10 thoughts on “Hotwire aka NEW MAGIC is finally here”

  1. Not really sure this simplifies anything tbh, you’re just moving it into a Rails-gem-specific DSL that you’ll have to learn. At least with a Vue/React app consuming an API, any JS dev can work on the Vue/React side, even if it’s not perfect in how it works

  2. I think “new magic” sounds about right in that DHH is extending the reach of Rails’s “magic” into the frontend. I do think people can be very productive with this framework, if you learn it. But it does kind of feel like I already understand how SPAs work – regardless of backend – and this is an alternate evolutionary path for frontend development that’s still mostly dependent on Rails.

  3. As a side note to my comments of this, this seems extremely valuable in web applications where you need the dynamism of modern apps without being forced to write ton of JS code.

    I cannot talk about if this scales or not, but its a great idea to deliver a product with a few resources and only truly worrying about scalability or performance about this when the time comes.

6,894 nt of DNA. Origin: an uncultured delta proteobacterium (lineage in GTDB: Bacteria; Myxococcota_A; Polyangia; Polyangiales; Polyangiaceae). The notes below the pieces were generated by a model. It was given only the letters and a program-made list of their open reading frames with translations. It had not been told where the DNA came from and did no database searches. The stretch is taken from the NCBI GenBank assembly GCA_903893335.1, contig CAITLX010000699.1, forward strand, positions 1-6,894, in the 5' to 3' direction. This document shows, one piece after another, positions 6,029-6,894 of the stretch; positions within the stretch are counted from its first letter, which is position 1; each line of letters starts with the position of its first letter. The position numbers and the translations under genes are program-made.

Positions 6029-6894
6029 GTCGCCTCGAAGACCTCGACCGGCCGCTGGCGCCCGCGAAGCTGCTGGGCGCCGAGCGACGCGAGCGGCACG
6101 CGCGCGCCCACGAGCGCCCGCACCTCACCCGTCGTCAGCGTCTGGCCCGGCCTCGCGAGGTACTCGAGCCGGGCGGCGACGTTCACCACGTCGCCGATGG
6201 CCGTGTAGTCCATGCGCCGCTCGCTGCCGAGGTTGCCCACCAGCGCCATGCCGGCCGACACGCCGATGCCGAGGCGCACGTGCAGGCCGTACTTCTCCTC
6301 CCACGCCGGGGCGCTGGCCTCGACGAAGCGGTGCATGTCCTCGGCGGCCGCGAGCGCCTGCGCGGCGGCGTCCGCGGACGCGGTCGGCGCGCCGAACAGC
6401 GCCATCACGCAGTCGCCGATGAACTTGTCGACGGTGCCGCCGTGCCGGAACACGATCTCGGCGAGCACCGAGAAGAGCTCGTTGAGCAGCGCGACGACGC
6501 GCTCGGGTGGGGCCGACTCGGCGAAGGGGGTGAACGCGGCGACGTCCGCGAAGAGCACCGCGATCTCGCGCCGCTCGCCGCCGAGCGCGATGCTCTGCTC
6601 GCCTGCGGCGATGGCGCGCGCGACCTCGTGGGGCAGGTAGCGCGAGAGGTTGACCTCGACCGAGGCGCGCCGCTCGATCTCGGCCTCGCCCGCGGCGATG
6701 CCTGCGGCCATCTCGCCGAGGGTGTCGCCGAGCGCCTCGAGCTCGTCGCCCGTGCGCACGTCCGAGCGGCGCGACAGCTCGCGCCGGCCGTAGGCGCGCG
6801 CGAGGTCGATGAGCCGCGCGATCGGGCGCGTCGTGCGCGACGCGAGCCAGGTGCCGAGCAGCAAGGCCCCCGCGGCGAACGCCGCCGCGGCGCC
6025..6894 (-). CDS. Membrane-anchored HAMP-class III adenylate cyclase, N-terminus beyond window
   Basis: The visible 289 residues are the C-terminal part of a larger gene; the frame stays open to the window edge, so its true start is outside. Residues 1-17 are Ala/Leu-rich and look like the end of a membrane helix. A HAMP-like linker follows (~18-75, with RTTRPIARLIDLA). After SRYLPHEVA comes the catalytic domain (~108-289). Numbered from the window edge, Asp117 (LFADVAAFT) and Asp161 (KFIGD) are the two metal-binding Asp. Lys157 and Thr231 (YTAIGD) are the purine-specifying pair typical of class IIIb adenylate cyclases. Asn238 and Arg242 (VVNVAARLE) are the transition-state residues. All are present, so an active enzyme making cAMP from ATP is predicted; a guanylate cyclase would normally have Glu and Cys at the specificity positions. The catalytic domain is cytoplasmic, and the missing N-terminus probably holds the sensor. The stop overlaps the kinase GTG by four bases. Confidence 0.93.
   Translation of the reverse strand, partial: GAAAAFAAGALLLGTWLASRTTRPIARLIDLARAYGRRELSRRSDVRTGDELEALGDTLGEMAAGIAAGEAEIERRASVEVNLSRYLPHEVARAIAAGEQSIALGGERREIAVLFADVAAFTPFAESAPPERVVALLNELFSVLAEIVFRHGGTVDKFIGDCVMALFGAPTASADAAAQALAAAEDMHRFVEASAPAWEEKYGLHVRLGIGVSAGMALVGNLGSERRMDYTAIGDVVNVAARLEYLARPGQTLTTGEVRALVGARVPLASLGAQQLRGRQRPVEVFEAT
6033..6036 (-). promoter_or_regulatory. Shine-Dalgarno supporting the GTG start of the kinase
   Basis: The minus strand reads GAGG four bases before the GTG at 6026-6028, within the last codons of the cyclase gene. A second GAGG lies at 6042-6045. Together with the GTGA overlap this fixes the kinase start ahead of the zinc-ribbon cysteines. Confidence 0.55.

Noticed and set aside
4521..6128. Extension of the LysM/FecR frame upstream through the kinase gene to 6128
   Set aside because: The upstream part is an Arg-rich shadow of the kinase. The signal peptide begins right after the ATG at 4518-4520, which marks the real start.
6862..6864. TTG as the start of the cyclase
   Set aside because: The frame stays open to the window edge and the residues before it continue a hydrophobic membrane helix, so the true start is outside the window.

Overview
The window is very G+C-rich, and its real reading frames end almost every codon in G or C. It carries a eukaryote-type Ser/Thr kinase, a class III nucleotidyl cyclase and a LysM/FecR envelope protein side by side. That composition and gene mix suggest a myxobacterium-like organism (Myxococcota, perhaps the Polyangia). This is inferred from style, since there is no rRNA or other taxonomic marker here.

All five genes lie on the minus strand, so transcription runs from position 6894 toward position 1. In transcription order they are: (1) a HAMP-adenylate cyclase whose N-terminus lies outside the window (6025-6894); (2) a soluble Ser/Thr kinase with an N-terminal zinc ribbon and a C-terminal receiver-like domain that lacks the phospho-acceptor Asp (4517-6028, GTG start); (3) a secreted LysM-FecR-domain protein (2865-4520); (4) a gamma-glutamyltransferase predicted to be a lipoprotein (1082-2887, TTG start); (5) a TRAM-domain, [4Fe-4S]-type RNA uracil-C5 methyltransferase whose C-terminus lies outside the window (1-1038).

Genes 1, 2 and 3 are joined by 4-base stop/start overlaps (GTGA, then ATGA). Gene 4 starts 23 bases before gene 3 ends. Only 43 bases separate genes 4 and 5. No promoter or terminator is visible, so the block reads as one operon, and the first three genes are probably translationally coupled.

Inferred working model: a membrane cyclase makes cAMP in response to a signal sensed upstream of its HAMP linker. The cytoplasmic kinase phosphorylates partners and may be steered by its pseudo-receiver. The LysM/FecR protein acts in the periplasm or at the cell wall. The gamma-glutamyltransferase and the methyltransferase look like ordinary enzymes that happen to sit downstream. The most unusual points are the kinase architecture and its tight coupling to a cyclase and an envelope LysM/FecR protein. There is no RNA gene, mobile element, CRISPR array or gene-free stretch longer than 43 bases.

If you are doing an app for a few users this is great.
    If you are building a product that can potentially attract millions of users but you dont have the budget nor the time to have a dedicated front team then this might be a good idea. Why? Because if you reach a point where you start having a few hundred thousands of users then it means you can try to convince investors that your product has enough potential and in that point in time you can swap to a more client sided solution if its required or just scale your app horizontally with that budget.

  4. Has anyone got form submissions working properly with Turbo? Simple post -> redirect works fine, but if you want to do server validation and re-render the original HTML with errors, Turbo throws an error that a redirect is expected. I’ve played around with using turbo-streams but it seems quite buggy and I’m running into several issues (e.g. on some forms it works, on others literally nothing happens…i.e. the correct response is returned, but Turbo does not update the target element. ). It’s also impossible to switch off form submissions with Turbo, like you can with links. Turbolinks required a bit of JS to get it to work with forms, but at least it didn’t go out its way to just break them wholesale.

    Overall this release seems a bit..meh. Some interesting ideas, but it feels like it’s been built around the needs of the Hey project, and you quickly run into its limitations even building basic stuff. Definitely not production-ready, unless of course you want to build a Hey clone. If you are already using Turbolinks I’d hold off upgrading for a while.


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